SBS 301 Cultural Diversity/Prof. Koptiuch         Fall 2009       Personal Memory Ethnographies

Patrick Mayes

A Glass of Water

I was about nine years of age and my family and I were on our way to Carlsbad Caverns in New Mexico from San Antonio, Texas. I was so excited to get to Carlsbad Caverns. Both my family and my cousin’s family were taking a vacation to see the caverns for the first time. We had to stop and get food on the way at maybe two or three different places, but one restaurant sticks in my mind, though it was 26 years ago. It was a rainy day and as we were driving through a densely populated city, I was looking outside of the car window at the large eighteen-wheelers that were everywhere. Burly truckers hoteled at the lone gas station and were filling up on coffee and getting fuel for their trucks. Across the street from the gas station was a small shopping center, which was where we saw a large yellow sign with the words “Pancake House” above a wood cabin building, and decided to stop there for breakfast. We had no idea that there was a small population of blacks in the town of Ft. Stockton, Texas, between the city of El Paso and the state of New Mexico, but we found out, in the next half hour, that we were decidedly the minority. We walked into the restaurant and sat down like any normal family of patrons would. The place was filled with a unique aroma of sweet smelling syrup and cigars. I remember seeing the waitresses walk by with white plates that were filled with large food portions consisting of humongous pancakes, steamy scrambled eggs, and red, crispy bacon. We were a group with some heavy set people and I remember my aunt commenting on the small chairs and tables. Like good boys, my skinny black cousin and I, the little chubby black kid, went to wash our hands while the adults took care of the ordering. We were both excited and hungry as we returned to the table and sat near each other. A few minutes afterwards, the waitress brought out 6 red glasses of water, but for some reason that was all.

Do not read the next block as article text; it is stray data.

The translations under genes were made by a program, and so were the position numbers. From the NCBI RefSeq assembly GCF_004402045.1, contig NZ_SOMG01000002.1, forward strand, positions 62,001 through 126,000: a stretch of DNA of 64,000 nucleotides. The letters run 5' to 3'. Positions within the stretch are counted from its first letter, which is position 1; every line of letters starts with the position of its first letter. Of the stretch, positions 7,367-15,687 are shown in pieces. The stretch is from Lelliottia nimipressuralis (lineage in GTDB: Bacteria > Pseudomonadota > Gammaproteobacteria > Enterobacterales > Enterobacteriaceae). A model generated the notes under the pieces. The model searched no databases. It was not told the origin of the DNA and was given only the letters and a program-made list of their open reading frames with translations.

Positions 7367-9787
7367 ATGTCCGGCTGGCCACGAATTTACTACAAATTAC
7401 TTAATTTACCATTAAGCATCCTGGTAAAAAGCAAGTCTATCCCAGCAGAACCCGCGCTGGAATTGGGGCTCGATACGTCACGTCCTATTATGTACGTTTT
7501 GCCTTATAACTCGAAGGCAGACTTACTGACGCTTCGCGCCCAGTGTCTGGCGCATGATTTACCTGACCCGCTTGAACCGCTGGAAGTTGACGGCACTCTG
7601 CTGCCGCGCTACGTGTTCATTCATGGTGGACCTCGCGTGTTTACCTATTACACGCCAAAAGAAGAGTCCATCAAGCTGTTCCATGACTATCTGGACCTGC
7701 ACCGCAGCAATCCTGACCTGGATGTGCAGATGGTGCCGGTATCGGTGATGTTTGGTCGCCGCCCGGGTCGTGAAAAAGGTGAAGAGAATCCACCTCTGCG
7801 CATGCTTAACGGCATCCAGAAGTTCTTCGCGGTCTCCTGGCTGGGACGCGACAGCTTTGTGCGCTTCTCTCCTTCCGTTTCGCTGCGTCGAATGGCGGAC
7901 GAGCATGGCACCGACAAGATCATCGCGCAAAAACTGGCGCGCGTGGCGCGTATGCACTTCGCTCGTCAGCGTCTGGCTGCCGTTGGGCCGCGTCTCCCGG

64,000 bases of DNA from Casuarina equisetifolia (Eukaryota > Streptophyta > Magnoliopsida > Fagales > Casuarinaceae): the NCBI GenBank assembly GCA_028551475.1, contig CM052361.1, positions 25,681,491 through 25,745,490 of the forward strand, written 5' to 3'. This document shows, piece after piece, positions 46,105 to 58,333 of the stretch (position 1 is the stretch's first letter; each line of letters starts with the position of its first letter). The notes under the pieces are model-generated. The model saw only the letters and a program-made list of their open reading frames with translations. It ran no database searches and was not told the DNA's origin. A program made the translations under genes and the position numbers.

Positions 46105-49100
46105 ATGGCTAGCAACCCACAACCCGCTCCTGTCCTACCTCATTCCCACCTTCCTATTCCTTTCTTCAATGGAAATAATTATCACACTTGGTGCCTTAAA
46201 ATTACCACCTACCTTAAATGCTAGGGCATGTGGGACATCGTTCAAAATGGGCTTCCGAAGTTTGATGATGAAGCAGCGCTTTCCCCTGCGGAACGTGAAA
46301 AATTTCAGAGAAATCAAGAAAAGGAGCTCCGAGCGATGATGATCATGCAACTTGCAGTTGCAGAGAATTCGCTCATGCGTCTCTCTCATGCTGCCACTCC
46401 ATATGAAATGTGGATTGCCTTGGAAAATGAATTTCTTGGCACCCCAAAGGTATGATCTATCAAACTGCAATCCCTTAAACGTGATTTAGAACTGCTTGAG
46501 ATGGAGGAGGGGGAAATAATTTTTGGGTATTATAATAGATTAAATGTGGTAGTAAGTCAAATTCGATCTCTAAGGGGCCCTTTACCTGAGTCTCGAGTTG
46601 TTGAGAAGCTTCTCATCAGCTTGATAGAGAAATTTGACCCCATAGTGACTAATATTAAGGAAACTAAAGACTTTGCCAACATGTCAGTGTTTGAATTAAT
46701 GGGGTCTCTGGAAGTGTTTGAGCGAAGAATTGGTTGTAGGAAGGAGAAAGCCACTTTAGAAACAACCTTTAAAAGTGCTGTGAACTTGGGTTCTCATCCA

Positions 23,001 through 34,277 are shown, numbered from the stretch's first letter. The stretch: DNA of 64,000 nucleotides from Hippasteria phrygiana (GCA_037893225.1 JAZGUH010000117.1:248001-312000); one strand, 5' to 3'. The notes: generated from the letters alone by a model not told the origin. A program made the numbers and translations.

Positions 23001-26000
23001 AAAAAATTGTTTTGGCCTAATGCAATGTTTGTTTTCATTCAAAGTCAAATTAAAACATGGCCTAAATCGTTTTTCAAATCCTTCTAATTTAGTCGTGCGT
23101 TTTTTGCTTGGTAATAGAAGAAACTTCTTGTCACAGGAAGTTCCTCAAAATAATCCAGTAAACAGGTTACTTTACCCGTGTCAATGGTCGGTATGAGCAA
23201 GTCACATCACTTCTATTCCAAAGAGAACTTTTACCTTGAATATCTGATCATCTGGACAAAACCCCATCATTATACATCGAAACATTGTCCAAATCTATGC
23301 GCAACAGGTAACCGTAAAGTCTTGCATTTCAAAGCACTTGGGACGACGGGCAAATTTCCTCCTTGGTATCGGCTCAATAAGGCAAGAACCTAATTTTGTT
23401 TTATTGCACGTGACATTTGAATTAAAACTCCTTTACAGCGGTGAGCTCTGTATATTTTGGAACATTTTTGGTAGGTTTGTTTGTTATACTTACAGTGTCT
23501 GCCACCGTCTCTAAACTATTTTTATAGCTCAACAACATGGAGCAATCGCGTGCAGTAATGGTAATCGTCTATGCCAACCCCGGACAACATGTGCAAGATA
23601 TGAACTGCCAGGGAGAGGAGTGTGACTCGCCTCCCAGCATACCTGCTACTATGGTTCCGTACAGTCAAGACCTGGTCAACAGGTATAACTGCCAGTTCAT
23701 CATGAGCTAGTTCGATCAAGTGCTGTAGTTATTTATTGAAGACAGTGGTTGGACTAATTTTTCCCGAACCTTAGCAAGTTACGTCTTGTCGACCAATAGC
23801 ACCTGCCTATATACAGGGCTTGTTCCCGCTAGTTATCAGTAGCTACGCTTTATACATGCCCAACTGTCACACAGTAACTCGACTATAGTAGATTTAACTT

{Yesterday, when I was a waitress at a pit stop in Ft. Stockton, Texas, this group of black people came in to eat. The place was nearly empty and we were about to close when they arrived. I had just poured old man Billy a cup of hot coffee when I heard them coming through the door. “What a loud group of colored folk!” I thought. There was about seven of them and their kids. I remember almost dropping the coffee pot because two little black boys ran by me on the way to the restroom. They came in, sat down, and started talking loudly about how hungry they were. My supervisors said, “Well, aren’t you going to go over and help them niggers?” I looked at him and laughed. “Not me!” I said. The way he looked at me, I knew I did not have a choice. I started walking over there, it was nauseating. Almost knocking me down, the two little raisins, the little black boys ran back to the table with their people. I walked up slowly and asked them if they were ready to order. They looked at me and kept talking about the trip they were on. At least I assumed that was what they were talking about, given we only had patrons who were typically on their way to see the caverns in New Mexico. Other than that, most of the people that stopped by the restaurant were locals and truck drivers. They finally turned to me and said they were ready to order. The little boys started rattling off everything they wanted from sodas to dessert. Finally, one of the dark men said they all wanted hamburgers with fries. The ladies turned to each other in agreement and continued talking about their road trip. I left a cup of “special” water for each of them and went to the counter to place the order.